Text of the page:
What: Inaugural Martin Luther King Jr. March for the Dream, hosted by the Santa Cruz County chapter of the NAACP and the Santa Cruz Police Department. Where: March starts at Cathcart Street and Pacific Avenue. When: The event starts at 10 a.m. with speeches at 11 a.m.SANTA CRUZ >> It was a familiar scene in Santa Cruz: A dozen people holding banners and waving flags on a Highway 1 overpass. But the signs weren’t in protest.
SANTA CRUZ >> Santa Cruz is a diamond in the rough when in the hip hop world. At least that’s according to Richie Hampton, who is known as the rapper Rich Tycoon. Santa Cruz’s hip hop scene dates to the 1980s when a man named Kurt Matlin got his start as a DJ at the local radio station KUSP. Matlin would go on to become a hip hop producer known as KutMasta Kurt and work with the likes of the Beastie Boys, Linkin Park and Dilated Peoples.
SANTA CRUZ >> Mark Primack is known for his work developing greener buildings in Santa Cruz and his advocacy for affordable housing. The 66-year-old Santa Cruz resident has served on City Council as well as a number of boards. But what many may not know about Primack is the chapter of his life in the 1970s — fresh from a London architecture school, newly arrived in Santa Cruz County — studying unusual grafted trees in Scotts Valley.
Muck Rack makes it simple to find people, tweets, or articles that mention any name, keyword, company, hashtag etc. We've compiled this guide to help you make the most of your search.
Selecting a term
Start searching tweets, articles from media outlets, articles mentioned in tweets, journalists'
names, titles and bios with some suggested searches:
Companies or Topics (e.g. iPhone, Microsoft)
Phrases (e.g. "cloud computing") — use quotes to keep the terms together
Twitter handles (e.g. @username) — returns those who have mentioned or replied to
Names (e.g. "David Pogue")
Hashtags (e.g. #sxsw, #london2012)
Bio details (e.g. vegan, Olympics, father)
Muck Rack's Advanced Search allows for many boolean operators.
Find results that mention multiple specified terms, use AND or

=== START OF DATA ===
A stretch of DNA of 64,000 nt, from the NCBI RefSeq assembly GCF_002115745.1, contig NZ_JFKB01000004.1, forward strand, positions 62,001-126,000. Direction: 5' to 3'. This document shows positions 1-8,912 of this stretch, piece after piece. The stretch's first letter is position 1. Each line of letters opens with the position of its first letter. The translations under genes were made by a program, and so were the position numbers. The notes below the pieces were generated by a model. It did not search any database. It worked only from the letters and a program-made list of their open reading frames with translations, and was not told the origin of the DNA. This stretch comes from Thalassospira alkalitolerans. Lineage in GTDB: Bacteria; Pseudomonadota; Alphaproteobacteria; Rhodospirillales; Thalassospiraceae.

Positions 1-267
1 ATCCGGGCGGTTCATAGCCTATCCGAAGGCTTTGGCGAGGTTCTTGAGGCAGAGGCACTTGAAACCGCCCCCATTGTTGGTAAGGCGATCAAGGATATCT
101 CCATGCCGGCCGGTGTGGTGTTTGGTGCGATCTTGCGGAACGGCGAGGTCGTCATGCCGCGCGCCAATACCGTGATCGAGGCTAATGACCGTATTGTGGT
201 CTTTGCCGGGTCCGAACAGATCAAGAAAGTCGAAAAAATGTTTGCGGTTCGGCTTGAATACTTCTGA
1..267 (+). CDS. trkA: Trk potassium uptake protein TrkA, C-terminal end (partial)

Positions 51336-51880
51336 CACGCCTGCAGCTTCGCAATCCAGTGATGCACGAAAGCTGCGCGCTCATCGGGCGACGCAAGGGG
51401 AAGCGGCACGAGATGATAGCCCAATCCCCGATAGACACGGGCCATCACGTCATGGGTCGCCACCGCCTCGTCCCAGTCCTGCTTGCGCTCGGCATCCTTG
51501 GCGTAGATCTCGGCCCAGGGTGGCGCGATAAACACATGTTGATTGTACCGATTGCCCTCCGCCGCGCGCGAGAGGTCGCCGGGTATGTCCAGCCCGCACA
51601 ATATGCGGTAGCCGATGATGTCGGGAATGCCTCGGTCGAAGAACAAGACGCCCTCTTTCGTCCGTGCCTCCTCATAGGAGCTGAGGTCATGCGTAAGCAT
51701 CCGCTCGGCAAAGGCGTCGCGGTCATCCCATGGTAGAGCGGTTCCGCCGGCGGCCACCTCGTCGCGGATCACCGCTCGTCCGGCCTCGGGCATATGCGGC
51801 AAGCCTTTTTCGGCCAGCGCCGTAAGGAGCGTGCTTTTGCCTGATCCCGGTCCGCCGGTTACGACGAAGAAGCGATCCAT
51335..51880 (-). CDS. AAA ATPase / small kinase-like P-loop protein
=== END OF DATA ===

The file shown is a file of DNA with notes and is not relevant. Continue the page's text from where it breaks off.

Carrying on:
+. For example, ensure each result contains both Elon Musk and Mark Zuckerberg by
searching Musk AND Zuckerberg or Musk + Zuckerberg.
Use the operators OR or , to broaden your search when you'd like either of
multiple terms to appear in results. (This is the default behavior of our search when no operators
are used). For example, results will contain either cake or cookie by searching cake OR cookie or cake,cookie
Use NOT or - to subtract results from your search. For
example, searching Disney will yield results about the Walt Disney Company as well as Walt Disney
World Resort. To exclude mentions of Disney World, search for Disney -World or Disney
When using one of these operators with a phrase, enclose it in quotation marks. For example, you can
find results about smartphones excluding Apple's iPhone 4S by searching smartphone -"iPhone
Exact case matching or punctuation
If you're searching for a brand name or keyword that relies on specific punctuation marks or capitalization, you can
find results that match your exact query by adding matchcase: before the keyword you're searching for, like matchcase:E*TRADE .
Use parentheses to separate multiple
boolean phrases. For example, to find journalists talking about having fun in Disney World or
Disneyland, search for ("disney world" OR disneyland) AND fun.
An asterisk can be used to search for any variation of a root word truncated by the asterisk. For example, searching for admin* will return results for administrator, administration, administer, administered, etc.
A near operator is an AND operator where you can control the distance between the words. You can vary the distance the near operation uses by adding a forward slash and number (between 0-99) such as strawberries NEAR/10 "whipped cream", which means the strawberries must exist within 10 words of "whipped cream".